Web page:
Synopses & Reviews
The Cave Painters
is a vivid introduction to the spectacular cave paintings of France and Spain—the individuals who rediscovered them, theories about their origins, their splendor and mystery.
Gergory Curtis makes us see the astonishing sophistication and power of the paintings and tells us what is known about their creators, the Cro-Magnon people of some 40,000 years ago. He takes us through various theories—that the art was part of fertility or hunting rituals, or used for religious purposes, or was clan mythology—examining the ways interpretations have changed over time. Rich in detail, personalities, and history, The Cave Painters is above all permeated with awe for those distant humans who developed—perhaps for the first time—both the ability for abstract thought and a profound and beautiful way to express it.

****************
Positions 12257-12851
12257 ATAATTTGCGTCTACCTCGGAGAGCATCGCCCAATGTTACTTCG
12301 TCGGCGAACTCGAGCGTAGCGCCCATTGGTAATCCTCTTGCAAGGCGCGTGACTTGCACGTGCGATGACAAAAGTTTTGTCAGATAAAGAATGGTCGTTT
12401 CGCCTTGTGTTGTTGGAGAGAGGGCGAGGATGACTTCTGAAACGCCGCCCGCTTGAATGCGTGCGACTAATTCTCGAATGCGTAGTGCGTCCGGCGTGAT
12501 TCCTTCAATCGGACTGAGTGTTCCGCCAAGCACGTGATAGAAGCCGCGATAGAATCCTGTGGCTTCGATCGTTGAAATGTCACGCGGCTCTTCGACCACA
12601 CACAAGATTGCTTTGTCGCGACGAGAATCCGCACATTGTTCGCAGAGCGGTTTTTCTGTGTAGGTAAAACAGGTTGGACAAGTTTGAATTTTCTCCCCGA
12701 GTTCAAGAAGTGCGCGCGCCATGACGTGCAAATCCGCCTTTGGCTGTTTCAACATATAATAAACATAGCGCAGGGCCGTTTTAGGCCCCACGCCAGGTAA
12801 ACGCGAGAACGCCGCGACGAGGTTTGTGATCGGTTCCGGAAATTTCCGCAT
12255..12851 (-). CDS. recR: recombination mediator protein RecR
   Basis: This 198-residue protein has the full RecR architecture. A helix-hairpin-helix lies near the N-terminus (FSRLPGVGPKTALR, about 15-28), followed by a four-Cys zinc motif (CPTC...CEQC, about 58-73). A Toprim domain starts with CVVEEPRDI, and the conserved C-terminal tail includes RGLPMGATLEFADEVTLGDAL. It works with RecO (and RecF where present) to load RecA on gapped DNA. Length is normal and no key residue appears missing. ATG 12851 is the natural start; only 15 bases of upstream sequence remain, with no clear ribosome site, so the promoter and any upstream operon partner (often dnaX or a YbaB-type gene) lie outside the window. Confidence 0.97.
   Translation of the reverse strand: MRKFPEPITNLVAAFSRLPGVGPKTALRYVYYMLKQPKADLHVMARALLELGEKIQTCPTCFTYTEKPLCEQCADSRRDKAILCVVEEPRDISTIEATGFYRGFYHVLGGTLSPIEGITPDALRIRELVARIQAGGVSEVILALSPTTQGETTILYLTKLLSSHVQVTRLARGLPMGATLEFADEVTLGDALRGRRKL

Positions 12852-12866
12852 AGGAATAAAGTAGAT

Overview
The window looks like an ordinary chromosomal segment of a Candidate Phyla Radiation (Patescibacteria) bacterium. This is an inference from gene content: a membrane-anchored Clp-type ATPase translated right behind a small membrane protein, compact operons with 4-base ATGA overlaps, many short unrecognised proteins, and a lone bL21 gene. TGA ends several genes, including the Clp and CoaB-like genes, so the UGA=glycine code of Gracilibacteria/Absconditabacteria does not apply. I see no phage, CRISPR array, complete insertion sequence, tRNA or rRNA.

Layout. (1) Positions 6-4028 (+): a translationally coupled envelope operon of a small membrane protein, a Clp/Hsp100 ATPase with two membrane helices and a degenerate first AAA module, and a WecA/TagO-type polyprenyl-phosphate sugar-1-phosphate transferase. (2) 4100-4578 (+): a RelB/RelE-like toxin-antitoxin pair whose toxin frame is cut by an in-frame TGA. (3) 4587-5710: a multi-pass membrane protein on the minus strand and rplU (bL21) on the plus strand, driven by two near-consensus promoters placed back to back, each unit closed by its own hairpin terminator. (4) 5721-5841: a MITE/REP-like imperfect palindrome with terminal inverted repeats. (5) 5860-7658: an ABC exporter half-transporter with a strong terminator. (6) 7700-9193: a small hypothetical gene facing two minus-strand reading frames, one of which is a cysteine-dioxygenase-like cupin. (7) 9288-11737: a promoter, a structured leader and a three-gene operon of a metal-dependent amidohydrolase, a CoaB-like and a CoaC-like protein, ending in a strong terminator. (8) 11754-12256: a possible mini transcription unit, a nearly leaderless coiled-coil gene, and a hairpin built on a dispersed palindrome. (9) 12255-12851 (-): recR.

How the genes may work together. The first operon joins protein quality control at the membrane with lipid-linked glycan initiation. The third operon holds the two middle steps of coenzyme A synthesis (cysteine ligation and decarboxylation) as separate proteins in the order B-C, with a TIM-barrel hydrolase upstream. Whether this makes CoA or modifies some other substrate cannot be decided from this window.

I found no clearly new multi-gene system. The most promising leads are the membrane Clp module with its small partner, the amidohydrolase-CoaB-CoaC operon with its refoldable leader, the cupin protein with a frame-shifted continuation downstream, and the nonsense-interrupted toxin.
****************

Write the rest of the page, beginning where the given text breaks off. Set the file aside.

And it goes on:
About the Author
Gregory Curtis is the author of Disarmed: The Story of the Venus de Milo. He was the editor of Texas Monthly from 1981 until 2000. His writing has appeared in The New York Times, The New York Times Magazine, Fortune, Time, and RollingStone, among other publications. A graduate of Rice University and San Francisco State College, he lives with his wife in Austin, Texas.
Table of Contents
The Naked Cave Man
The Seductive Axe; The Well-Clothed Arrivals
A Skeptic Admits His Error; The Passion of Miss Mary E. Boyle
Noble Robot, an Inquiring Dog; The Abbés Sermons on the Mount
The Great Black Cow; How to Paint a Horse
A Stormy Drama Among Bison; The Golden Section
A Lively but Unreliable Creation; Quaint, Symbolic Arrows
The Trident-Shaped Cave; Pairing, Not Coupling
Three Brothers in a Boat; The Sorcerer
A Passage Underwater; The Skull on a Rock
Strange, Stylized Women; The World Below the World